Lewis Hamilton opens up on Abu Dhabi heartbreak as he was ‘robbed’ of eighth F1 crown

Sir Lewis Hamilton lost out on his eighth world championship last year in Abu Dhabi in controversial circumstances.

Sir Lewis Hamilton has detailed the inner strength he felt as a result of losing the title in heart-breaking fashion last season.

Hamilton was leading the Abu Dhabi Grand Prix heading into the closing stages when the Williams of Nicholas Latifi caused a Safety Car by crashing, and race director Michael Masi made the controversial call ahead of the final lap to allow a limited number of lapped runners to pass.

Verstappen, who had bolted on fresh tyres under the Safety Car, took advantage by passing the 37-year-old to take his maiden success, but Mercedes boss Toto Wolff protested the decisions made by race control.

Following a detailed investigation by the FIA, they removed Masi from his position and clarified the regulations, but the championship result stood as Verstappen himself had not actually done anything wrong.

Hamilton’s father Anthony, who is integral to Sir Lewis’ career and has always been on hand to support his son through his many years of racing in Formula 1, was present as the seven-time champion picked up his third podium of 2022 last weekend in Silverstone.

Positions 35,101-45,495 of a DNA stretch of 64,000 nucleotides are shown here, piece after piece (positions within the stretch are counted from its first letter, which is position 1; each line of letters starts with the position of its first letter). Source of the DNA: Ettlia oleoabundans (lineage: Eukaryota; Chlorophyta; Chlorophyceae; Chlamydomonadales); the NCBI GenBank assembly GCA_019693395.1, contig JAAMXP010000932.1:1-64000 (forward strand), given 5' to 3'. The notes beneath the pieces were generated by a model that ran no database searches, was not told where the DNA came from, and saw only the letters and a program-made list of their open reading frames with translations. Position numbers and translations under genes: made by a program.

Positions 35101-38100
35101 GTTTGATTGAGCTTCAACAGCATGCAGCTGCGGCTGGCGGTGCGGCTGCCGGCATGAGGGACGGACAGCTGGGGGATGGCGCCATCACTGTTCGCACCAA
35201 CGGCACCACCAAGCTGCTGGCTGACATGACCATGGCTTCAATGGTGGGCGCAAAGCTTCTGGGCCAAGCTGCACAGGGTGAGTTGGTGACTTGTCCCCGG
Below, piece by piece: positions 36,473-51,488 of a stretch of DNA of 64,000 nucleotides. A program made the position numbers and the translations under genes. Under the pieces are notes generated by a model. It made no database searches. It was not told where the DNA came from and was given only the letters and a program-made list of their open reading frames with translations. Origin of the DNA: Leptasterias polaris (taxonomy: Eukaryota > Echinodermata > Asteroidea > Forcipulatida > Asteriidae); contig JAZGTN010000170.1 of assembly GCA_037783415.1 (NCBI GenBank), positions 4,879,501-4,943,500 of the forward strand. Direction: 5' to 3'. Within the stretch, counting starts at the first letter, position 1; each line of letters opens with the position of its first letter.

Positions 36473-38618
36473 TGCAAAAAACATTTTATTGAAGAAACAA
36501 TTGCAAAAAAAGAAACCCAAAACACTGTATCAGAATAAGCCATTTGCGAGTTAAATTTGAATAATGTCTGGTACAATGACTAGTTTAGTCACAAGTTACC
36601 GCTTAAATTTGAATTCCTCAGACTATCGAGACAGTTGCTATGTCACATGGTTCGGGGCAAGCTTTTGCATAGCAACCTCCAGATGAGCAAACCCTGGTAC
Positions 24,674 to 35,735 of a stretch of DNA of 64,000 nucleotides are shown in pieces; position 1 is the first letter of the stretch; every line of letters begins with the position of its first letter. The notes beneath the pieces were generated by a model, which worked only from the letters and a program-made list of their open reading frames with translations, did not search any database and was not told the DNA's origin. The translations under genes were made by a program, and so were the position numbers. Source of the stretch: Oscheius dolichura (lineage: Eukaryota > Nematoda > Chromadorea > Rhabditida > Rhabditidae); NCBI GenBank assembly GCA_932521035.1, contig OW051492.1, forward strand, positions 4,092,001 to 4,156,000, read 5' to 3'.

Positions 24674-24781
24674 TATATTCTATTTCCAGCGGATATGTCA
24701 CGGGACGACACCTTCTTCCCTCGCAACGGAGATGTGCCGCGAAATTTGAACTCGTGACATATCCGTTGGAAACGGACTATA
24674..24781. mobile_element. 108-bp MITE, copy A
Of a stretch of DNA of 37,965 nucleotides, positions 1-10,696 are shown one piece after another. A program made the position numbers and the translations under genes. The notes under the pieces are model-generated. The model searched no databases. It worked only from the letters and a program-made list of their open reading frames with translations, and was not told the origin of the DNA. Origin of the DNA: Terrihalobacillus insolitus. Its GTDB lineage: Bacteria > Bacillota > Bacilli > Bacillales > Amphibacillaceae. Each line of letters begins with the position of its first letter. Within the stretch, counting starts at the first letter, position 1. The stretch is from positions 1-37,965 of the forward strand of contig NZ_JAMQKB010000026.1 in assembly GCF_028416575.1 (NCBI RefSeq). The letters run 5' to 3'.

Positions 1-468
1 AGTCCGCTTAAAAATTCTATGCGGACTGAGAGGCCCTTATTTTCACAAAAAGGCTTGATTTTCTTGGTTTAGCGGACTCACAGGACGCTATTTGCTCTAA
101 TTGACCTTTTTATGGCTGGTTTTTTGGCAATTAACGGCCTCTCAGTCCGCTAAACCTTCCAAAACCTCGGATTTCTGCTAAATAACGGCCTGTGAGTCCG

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Hamilton and team-mate George Russell have shown immense fortitude in the face of a misbehaving Mercedes car this year, but the fight and resolve they have shown has been quintessential of the Hamilton we have come to know and love over the years.

In spite of the cruel defeat in December, the 103-time race winner sticks by his principle that he cannot, and will not, give up.

“My dad put a value inside me about never giving up, and the easiest thing to do is to give up, but it’s not how you fall, it’s about how you get up,” he told Sky Sports.

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“In that moment for me, no matter how painful it was – and it was so, so painful – just knowing there would be a kid watching… me shaking his hand just shows there is strength within regardless and I’m going to rise again.”

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Three-time champion and mentor to Hamilton at Mercedes, the late Niki Lauda, was always a believer that you learn more from defeat than from victory, and the Briton echoes this sentiment.

“There’s all these other areas I’m strengthening that I didn’t even realise I would have time to do,” explained Hamilton.

“My whole life I’ve focused on… winning is everything, work towards winning, and so anything but, at times, has felt like a failure.

“I would say that actually I’ve learnt more from the failures. The success and everything is a beautiful thing but you learn way, way more when you stumble and fall.

“I used to dwell on things for such a long time, but now I’m able to move on and just apply myself better next time. Work harder, dig deeper, study more – whatever it may be.”

Hamilton’s podium last weekend was his 13th rostrum appearance in Silverstone, and the 185th of his illustrious career.